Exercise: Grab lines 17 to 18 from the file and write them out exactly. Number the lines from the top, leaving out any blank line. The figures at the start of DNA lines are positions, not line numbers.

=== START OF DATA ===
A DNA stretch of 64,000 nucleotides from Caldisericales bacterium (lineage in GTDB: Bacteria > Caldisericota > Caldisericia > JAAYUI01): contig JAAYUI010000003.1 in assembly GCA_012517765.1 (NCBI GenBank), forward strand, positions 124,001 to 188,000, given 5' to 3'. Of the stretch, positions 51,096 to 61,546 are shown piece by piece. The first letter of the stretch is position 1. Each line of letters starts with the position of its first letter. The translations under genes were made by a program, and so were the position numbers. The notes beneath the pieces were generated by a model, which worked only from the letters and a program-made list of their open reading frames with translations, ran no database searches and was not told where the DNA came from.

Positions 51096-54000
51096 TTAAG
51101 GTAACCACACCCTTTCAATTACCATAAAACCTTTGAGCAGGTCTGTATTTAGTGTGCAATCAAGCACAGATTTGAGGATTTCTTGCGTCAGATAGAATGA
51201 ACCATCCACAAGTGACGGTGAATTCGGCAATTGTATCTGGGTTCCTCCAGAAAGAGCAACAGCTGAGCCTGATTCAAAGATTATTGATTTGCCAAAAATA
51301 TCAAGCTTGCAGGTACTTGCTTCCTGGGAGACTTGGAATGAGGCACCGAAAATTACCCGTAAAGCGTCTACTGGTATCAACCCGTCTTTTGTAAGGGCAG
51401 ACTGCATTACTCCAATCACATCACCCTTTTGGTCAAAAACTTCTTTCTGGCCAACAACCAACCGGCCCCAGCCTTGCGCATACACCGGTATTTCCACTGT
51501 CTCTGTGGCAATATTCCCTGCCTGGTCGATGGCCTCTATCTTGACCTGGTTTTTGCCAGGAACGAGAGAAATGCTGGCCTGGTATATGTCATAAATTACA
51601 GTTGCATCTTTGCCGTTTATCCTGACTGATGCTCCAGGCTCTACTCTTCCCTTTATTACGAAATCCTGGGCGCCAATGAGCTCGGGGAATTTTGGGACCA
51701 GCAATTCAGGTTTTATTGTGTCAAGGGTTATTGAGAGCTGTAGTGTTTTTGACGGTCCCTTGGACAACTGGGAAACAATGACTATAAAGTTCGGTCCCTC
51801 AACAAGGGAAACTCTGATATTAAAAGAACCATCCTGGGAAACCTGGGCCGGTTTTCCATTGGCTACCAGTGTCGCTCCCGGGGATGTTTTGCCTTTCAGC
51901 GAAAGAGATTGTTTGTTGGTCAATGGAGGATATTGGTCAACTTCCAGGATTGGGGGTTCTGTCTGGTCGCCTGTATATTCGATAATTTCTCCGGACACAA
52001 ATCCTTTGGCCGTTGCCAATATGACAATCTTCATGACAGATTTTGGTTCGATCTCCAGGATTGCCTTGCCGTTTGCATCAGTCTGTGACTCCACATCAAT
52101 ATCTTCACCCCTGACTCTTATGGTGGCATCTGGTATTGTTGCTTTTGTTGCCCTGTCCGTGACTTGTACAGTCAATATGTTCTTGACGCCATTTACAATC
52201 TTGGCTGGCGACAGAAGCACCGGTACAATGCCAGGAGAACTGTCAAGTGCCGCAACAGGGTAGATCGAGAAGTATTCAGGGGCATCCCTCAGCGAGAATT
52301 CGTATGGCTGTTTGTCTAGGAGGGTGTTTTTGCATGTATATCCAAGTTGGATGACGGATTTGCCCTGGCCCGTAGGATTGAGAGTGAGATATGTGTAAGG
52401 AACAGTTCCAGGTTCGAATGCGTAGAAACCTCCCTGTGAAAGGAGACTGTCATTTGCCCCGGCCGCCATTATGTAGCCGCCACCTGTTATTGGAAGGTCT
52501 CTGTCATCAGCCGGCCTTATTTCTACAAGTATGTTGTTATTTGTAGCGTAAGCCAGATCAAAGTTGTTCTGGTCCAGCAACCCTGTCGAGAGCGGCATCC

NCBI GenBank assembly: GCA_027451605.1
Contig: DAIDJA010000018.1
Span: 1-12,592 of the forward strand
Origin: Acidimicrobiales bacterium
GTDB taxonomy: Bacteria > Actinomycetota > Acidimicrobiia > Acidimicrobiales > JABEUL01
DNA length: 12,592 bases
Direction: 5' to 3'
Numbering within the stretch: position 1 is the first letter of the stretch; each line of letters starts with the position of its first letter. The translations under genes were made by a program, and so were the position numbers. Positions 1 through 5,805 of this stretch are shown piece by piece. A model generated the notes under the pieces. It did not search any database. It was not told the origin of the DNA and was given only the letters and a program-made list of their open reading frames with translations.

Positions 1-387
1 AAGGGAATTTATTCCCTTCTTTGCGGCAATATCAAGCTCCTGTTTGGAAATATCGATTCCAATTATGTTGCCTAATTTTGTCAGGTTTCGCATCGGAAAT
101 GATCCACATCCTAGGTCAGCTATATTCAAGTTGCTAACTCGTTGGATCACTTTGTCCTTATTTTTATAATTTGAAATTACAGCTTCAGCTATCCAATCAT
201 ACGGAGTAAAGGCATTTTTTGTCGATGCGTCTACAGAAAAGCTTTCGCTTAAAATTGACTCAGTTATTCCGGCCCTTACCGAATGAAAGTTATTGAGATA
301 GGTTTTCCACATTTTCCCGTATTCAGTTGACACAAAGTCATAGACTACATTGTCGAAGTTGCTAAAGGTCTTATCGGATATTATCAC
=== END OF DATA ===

52401 AACAGTTCCAGGTTCGAATGCGTAGAAACCTCCCTGTGAAAGGAGACTGTCATTTGCCCCGGCCGCCATTATGTAGCCGCCACCTGTTATTGGAAGGTCT
52501 CTGTCATCAGCCGGCCTTATTTCTACAAGTATGTTGTTATTTGTAGCGTAAGCCAGATCAAAGTTGTTCTGGTCCAGCAACCCTGTCGAGAGCGGCATCC